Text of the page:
“When we did that, we didn’t lay anybody off from that fourth shift – we did it through attrition,” Veillette explains. “So, if someone left, that was one of the 22 positions we downsized.”

“It goes back to our philosophy that our people are our competitive advantage and the greatest asset we have, so we protect our people as much as we possibly can, even when we’re doing capital upgrades,” Thompson adds.

Proven technology
Millar Western’s employees also played a key role in choosing the new equipment at the Whitecourt mill.

“We want proven technology in our industry, and we want to know it works and works well,” Veillette explains. “We go physically take a look at it ourselves and talk to people who are running it to get a good sense that it’s going to work in our applications. We get buy-in from our people, buy-in from our vendors, and that makes sure we have a smooth start-up and good projects.”

The company turned to Mill Tech for much of the planer modernization project because they had experience working with them on the Fox Creek rebuild, Veillette says.

“We have a good relationship with them, and they make a really good tilt hoist that we put in. It performs well, as well as our trim line and trimmer.”

Likewise, they also had a strong relationship with Wolftek.

“They have a dynamic tensioning system that some of us have worked with in the past,” Veillette explains. “As well, we’ve done a lot of research with regards to Wolftek, so that was an easy call for us to make.”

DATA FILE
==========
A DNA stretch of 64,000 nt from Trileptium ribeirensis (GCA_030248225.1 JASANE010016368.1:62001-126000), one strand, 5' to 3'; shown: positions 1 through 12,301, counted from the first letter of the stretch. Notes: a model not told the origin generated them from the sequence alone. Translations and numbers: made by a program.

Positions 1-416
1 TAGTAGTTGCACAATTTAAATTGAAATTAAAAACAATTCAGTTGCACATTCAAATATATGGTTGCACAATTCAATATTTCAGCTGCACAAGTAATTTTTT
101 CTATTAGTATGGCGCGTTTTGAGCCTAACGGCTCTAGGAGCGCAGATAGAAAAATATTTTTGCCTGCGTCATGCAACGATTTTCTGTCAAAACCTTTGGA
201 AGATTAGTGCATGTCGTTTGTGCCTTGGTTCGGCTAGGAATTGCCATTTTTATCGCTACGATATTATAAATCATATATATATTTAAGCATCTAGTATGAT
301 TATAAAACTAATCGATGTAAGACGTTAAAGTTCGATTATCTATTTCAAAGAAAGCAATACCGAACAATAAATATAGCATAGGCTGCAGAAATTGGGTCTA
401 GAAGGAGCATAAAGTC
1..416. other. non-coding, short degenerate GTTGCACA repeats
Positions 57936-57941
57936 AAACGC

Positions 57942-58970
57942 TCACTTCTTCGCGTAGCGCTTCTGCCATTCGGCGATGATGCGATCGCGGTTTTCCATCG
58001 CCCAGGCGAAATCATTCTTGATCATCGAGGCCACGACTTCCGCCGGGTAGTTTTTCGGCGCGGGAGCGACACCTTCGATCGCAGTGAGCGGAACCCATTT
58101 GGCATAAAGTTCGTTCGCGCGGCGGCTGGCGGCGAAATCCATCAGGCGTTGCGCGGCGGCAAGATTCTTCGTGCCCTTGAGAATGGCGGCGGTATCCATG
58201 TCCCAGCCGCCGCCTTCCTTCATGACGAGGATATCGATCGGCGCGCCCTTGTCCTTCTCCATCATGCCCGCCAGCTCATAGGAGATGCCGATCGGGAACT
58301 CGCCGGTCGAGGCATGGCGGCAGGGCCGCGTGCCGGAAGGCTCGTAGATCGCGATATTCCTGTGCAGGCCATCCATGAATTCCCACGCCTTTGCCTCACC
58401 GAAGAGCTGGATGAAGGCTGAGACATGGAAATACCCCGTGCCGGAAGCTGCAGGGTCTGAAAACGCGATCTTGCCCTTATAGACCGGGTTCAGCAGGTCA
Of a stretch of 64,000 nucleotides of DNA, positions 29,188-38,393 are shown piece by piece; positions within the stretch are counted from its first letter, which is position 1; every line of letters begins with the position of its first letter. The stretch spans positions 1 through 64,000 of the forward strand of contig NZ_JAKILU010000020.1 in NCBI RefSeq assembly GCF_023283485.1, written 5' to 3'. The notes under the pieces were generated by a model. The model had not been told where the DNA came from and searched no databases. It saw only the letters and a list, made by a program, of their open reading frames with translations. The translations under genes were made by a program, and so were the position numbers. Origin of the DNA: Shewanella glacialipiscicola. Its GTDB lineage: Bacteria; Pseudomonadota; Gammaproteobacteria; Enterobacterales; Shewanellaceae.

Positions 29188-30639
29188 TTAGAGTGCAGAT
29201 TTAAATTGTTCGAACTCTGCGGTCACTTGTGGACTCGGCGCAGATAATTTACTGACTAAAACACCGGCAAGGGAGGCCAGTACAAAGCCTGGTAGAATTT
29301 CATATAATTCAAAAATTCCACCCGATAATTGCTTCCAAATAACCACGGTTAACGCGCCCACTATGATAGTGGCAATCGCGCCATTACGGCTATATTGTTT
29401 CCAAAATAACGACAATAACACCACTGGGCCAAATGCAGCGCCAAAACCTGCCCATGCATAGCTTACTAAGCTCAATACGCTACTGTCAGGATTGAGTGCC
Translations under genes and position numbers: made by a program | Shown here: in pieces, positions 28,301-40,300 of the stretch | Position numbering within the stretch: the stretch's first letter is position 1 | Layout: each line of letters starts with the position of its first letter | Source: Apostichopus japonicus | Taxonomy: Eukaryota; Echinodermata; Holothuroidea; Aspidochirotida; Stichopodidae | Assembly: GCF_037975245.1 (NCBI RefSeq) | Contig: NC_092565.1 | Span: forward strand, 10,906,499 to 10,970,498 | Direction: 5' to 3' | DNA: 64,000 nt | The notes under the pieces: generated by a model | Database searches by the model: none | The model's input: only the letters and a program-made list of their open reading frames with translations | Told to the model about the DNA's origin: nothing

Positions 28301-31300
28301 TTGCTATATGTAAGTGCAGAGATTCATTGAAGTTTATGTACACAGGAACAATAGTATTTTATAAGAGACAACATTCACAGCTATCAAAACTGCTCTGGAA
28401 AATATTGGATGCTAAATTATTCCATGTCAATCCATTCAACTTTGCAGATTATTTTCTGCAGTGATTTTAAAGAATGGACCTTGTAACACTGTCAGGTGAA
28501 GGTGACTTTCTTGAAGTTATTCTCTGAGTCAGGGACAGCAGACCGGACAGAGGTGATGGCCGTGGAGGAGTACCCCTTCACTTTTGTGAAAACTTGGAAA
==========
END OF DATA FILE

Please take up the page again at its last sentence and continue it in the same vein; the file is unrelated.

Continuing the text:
When it came to the grading system, the company sent a group of employees to look at multiple different options. Ultimately, they agreed the Autolog ProGrader was the best one for the mill.

The company is already seeing a strong return on investment from the planer upgrade as a result of the labour reduction, cost reduction and grade improvements, he adds.

Both the planer upgrade and crane installation have met Millar Western’s expectations.

But completing these two projects was no small feat. It took over 40,000 person-hours of work – and it was all done without a single safety incident.

The next 100 years
These upgrades are just the beginning for the Whitecourt sawmill.

“If you take a look at the last 10 years of our history, major capital was spent on our Fox Creek mill rebuild. Once we got that up and running, we shifted to the pulp mill and did a massive project there with the bioenergy plant. Now that the bioenergy facility is up and running, the attention has switched back over to the lumber operations,” Thompson explains.

Having completed the Whitecourt planer and crane projects, the company is now planning upgrades to the sawmill itself, along with some of the other systems.